Click the links for all about the films and where to find them.
Here they are, in no particular order, updated 12/17/2019
These, from Paolo Sorrentino:
1) La Grande Bellezza (The Great Beauty)
For Gep Gambardella, (Toni Servillo) a journalist who wrote an important book years ago and has spent the time since resting on the laurels, everything in life seems like an exaggeration; a vapid, narcissistic, waste of time.
2) Il Divo
Was the Prime Minister (Again, Toni Servillo) incredibly unlucky or undeniably guilty? – that is this film’s question, because in Giulio Andreotti’s 20 some years in office, there were a whole bunch of “unfortunate” assassinations and killings made to look like suicides – people that were creating problems for the Christian Democratic Party.
3) The Young Pope
Newly elected Pius XIII, aka Lenny Belardo drinks diet cherry cokes, smokes like a chimney, and is making everyone at the Vatican nervous. Stars Jude Law and Diane Keaton.
4) This Must Be The Place
This English language film by Paolo Sorrentino is one of the most underrated films out there.
Cheyenne, played by Sean Penn, is a bored, aging rock star that lives off his royalties in a mansion outside Dublin. When he learns that his father is dying he travels to America (on a cruise ship – he’s afraid to fly) but he arrives too late; his father has died. He hadn’t talked to his father in thirty years because he, years ago, decided that his father didn’t love him. He’s told what his father had been doing with himself all that time, hunting the nazi war criminal that had humiliated him at Auschwitz. With little apparent thought to what he will do if he finds this Nazi, Cheyenne sets out on a road trip across America to finish his father’s work.
From Francesco Munzi
5) Anime Nere (Black Souls)
The best film of 2014 is the story of three brothers in a Calabrian crime family.
From Nanni Moretti
6) La Stanza Del Figlio (The Son’s Room)
A family deals with the death of a son.
From Marco Bellocchio
7) Vincere (Winning)
In a way, this is just your ordinary “boy’s an abusive pig, girl gets off on abuse” kind of love story, but in this film, the boy in this story is Benito Mussolini.
8) Il Traditore (The Traitor)
Pierfrancesco Favino plays Tommaso Buscetta, a boss in the Cosa Nostra, who, when cornered, turns state’s evidence and testifies (in the wildest courtroom scenes you’ve ever seen) against his old friends and associates. If you think Bellocchio has exaggerated, go ahead and check out YouTube videos of the trial and you’ll see that there is no need to embellish the drama in that judicial circus.
9) Buongiorno Notte (Good Morning Night)
Buongiorno, Notte is director Marco Bellocchio’s 2003 story about the 1978 kidnapping and assassination of Aldo Moro, Italian president of the political party, Democrazia Cristiana.
Get the DVD here
From Matteo Garrone
Matteo Garrone’s latest film will make your heart break and your stomach hurt just like all of the great Italian neorealist films.
11) Gomorra (Gomorrah)
Gomorra (Gomorrah) is an extremely complicated crime story about the day-to-day operations of the lesser known and yet more prolific crime organization in Italy,the Camorra. It’s based on the book by Roberto Saviano.
From Paolo Virzì
12) Il Capitale Umano (Human Capital)
Stephen Amidon’s novel about upper crust Connecticut becomes Paolo Virzì’s story of upper crust northern Italy in this stunningly complex drama about money, families going haywire because of it, and a guy on a bike who, one dark snowy night, loses his life and brings theirs into glaringly sharp focus.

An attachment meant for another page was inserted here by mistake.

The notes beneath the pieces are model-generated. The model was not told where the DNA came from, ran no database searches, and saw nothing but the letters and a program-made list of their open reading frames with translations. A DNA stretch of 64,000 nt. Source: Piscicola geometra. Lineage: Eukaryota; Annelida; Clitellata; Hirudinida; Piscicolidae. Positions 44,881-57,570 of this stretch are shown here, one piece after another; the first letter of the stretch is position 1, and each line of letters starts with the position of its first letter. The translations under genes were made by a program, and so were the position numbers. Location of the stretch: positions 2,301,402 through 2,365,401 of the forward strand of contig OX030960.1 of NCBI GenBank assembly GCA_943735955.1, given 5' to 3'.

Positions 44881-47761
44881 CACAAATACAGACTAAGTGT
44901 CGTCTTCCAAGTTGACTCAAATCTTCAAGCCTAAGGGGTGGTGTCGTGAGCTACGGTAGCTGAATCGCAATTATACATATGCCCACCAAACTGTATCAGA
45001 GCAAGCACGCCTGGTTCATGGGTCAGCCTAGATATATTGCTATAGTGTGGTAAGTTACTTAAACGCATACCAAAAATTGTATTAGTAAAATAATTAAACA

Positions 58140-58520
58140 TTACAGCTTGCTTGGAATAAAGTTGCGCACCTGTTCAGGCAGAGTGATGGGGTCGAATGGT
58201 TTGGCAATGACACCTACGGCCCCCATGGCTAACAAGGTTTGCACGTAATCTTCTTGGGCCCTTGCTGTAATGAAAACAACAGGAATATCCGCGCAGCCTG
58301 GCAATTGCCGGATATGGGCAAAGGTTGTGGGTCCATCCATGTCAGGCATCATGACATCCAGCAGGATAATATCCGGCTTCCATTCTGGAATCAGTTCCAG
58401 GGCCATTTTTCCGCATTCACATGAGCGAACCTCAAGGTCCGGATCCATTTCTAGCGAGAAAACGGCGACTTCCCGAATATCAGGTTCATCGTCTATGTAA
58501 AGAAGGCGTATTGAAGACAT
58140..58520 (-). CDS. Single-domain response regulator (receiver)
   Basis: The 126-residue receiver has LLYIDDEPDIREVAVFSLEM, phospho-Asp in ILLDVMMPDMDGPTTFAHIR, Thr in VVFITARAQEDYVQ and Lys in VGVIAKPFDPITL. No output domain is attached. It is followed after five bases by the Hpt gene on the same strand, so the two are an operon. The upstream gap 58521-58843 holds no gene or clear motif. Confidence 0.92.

13) Caterina Va In Città
Caterina’s heading for her dad’s new teaching position in Rome, and having burned every bridge in their hometown, he’s outta there. Narcissistic Giancarlo hasn’t a clue of what he’s done to his daughter, tearing her away from her happy hometown life that she loves and throwing her to the sharks (er, I mean, the teenage girls) in her new city. And now Caterina must make a choice, because as in any good high school clique system, she can’t be friends with everyone. She must pick the group that will define her and do it quick. She’s lucky, after figuring out that she’s not the simpleton that they at first thought she was, everybody sees her potential and wants her.
From Emanuele Crialese
14) Nuovomondo (Golden Door)
Nuovomondo tells of the realities of an Italian’s immigration to America. Instead of the usual scenes of weary but happy foreigners smiling brightly from a ship’s deck at the first sight of the statue of liberty, Golden Door shows the heartbreak and hardships of preparing for the move, dangers on board the ship, and degradations at Ellis Island.
Terraferma is a movie set on Lampedusa, an island south of Sicily, and tells the tale of a fishing boat captain who runs into a raft filled with African immigrants and loses his boat after he saves them, an act that has been proclaimed illegal by the Italian government. Are the police and the government the bad guys in this movie, or is it a little more complicated?
From Silvio Soldini
16) Pane e Tulipani (Bread and Tulips)
Pane e Tulipani (Bread & Tulips) is about Rosalba, the unappreciated wife and mother who looks for the life she wants to live and goes and gets it.
17) Giorni e Nuvole (Days and Clouds)
Giorni e Nuvole is about a man who loses his job, and the subsequent downward spiral for him and his wife.
From Fabio Grassadonia, Antonio Piazza
For Salvo, more lonely gunslinger than slick mafioso, any joy he’s ever gotten from the proficiency of his chosen profession seems to have been sucked out of him.
19) Sicilian Ghost Story
Fabio Grassadonia and Antonio Piazza’s explosion of themes, abstractions, reality, and emotion is everything you want a movie to be. Sicilian Ghost Story is a Romeo and Juliet for today, told in a way that would make Shakespeare proud.
From Laura Bispuri
20) Vergine Giurata (Sworn Virgin)
Laura Bispuri’s ‘Sworn Virgin’ (Vergine Giurata), a lot of good things, but for me, it was like a favorite fairy tale. The heroine, Hana, was lost in the woods for a while, but bread crumbs lead her out of the darkness and she found her way home.